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Durham e-Theses
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Investigating Functional Motifs within the N- Terminal Domain of Novel Actin Binding Proteins NET1A and NET2A

CARTWRIGHT, EMMA,FRANCES (2012) Investigating Functional Motifs within the N- Terminal Domain of Novel Actin Binding Proteins NET1A and NET2A. Masters thesis, Durham University.

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The NET proteins are a novel family of actin binding proteins that all share a homologous n-terminal actin binding domain (ABD). The aims of this project were to probe potential functional domains within this ABD by creating mutants of NET1A and NET2A as representative family members. Mutants were designed with the aim of disrupting f-actin binding. To identify possible sites for mutation, the ABDs of the NET family were analysed to look for residues that were homologous to all members except NET3B, which has been shown not to bind actin. Once potential residues were identified, point mutants were designed and cloned alongside an ABD deleted construct. The clones were then expressed in a dominant negative approach using transient expression techniques.

Infiltrations of NET1A mutants into Nicotiana benthamiana leaves showed changes in the localisation and behaviour of the protein relative to wild type. These included a potential association between NET1A and the ER, identification of a potential single residue in the ABD that contacts f-actin and whose mutation reduces NET1A’s f-actin affinity and the disruption to the association between both the ER and f-actin, and the plasma membrane. Results from these infiltrations have led to the development of a model that suggests potential functions for discrete domains within NET1A. This model will be useful for directing future experiments that aim to identify proteins that NET family interact with and perhaps identify common functions for these novel actin binding proteins.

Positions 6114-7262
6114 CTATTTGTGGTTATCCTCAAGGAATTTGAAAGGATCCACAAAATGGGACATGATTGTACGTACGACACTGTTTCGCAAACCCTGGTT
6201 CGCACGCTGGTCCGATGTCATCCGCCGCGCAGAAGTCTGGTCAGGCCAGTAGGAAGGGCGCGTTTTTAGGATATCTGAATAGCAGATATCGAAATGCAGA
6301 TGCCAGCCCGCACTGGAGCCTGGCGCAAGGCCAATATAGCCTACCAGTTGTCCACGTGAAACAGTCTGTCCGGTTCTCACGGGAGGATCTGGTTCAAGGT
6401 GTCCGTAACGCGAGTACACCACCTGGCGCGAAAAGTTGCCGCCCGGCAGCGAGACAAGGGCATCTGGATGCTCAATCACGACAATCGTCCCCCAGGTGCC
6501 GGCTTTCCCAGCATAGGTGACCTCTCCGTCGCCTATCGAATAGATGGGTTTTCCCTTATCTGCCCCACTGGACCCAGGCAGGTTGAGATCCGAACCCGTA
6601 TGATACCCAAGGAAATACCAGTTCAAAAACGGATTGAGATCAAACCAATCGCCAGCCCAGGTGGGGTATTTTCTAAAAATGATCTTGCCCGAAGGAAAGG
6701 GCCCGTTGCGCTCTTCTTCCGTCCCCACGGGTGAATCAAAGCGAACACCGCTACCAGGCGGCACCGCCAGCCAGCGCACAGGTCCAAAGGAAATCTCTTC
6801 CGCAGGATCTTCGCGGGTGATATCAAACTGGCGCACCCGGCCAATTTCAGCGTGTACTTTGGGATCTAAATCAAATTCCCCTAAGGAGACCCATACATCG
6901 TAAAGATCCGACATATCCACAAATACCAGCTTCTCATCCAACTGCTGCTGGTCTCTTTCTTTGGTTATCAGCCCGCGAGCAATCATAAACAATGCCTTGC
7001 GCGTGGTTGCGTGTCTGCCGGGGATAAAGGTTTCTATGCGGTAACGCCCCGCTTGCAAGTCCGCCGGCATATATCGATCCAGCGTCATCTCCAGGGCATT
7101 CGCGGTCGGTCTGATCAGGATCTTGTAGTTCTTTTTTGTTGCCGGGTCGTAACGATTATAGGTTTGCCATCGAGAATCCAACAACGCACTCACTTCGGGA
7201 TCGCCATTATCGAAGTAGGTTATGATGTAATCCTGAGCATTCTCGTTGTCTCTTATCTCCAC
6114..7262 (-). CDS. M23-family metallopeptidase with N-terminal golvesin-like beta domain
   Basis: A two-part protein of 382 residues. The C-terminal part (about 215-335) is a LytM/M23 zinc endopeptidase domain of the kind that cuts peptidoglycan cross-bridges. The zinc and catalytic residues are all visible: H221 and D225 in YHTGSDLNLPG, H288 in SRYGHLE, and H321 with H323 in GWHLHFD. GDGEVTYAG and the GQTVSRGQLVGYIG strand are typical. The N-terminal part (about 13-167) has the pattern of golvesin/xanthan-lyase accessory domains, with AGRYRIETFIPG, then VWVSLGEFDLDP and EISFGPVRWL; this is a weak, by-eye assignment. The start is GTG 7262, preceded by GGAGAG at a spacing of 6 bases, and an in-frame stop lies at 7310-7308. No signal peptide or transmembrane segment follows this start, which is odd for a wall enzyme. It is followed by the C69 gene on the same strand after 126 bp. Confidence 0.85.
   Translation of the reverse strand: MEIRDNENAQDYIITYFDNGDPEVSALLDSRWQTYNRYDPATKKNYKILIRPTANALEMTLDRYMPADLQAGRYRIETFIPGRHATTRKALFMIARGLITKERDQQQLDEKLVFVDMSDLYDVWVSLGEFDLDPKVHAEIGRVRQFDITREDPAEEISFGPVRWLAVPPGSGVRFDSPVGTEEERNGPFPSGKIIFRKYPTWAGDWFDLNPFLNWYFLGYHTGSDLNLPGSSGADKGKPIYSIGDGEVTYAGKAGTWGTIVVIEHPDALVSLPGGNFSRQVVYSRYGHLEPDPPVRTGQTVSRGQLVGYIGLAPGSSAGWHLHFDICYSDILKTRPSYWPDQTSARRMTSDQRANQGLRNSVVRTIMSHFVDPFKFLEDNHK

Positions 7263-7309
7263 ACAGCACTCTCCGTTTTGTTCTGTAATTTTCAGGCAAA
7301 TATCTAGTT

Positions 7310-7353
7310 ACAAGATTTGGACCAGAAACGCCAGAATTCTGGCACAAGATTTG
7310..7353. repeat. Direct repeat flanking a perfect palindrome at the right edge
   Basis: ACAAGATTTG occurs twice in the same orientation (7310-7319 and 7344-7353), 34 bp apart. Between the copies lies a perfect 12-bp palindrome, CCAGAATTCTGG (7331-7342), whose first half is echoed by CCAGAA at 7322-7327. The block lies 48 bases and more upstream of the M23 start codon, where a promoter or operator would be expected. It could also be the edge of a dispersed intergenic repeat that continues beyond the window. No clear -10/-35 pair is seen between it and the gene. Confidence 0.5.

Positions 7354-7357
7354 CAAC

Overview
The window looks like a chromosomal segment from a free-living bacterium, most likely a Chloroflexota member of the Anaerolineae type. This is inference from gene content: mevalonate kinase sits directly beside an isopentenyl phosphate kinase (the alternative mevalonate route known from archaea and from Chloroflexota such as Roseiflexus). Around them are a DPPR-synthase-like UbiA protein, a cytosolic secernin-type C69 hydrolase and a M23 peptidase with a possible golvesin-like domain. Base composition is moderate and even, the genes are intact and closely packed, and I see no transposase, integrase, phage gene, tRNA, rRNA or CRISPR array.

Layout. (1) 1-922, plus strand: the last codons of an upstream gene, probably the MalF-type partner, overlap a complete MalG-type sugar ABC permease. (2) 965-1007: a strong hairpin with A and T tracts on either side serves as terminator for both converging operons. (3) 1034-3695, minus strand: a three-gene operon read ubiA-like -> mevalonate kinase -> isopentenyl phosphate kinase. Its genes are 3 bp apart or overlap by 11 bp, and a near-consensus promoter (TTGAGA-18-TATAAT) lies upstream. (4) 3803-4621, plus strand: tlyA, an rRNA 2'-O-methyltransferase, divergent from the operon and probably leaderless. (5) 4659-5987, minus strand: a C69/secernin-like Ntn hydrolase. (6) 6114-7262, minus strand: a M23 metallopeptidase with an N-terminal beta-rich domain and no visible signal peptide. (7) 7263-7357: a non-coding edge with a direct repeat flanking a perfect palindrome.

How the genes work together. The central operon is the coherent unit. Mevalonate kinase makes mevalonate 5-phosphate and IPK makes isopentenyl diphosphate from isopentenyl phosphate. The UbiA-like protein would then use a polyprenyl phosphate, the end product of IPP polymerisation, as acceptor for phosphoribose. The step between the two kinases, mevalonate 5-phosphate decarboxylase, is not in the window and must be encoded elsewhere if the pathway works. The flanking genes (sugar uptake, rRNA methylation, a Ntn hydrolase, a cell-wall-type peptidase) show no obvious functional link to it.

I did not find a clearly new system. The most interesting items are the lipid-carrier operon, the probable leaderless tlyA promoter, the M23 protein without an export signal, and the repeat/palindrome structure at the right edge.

Item Type:Thesis (Masters)
Award:Master of Science
Keywords:"Cytoskeleton"; "Actin"; "Actin binding protein";
Faculty and Department:Faculty of Science > Biological and Biomedical Sciences, School of
Thesis Date:2012
Copyright:Copyright of this thesis is held by the author
Deposited On:28 May 2012 10:27

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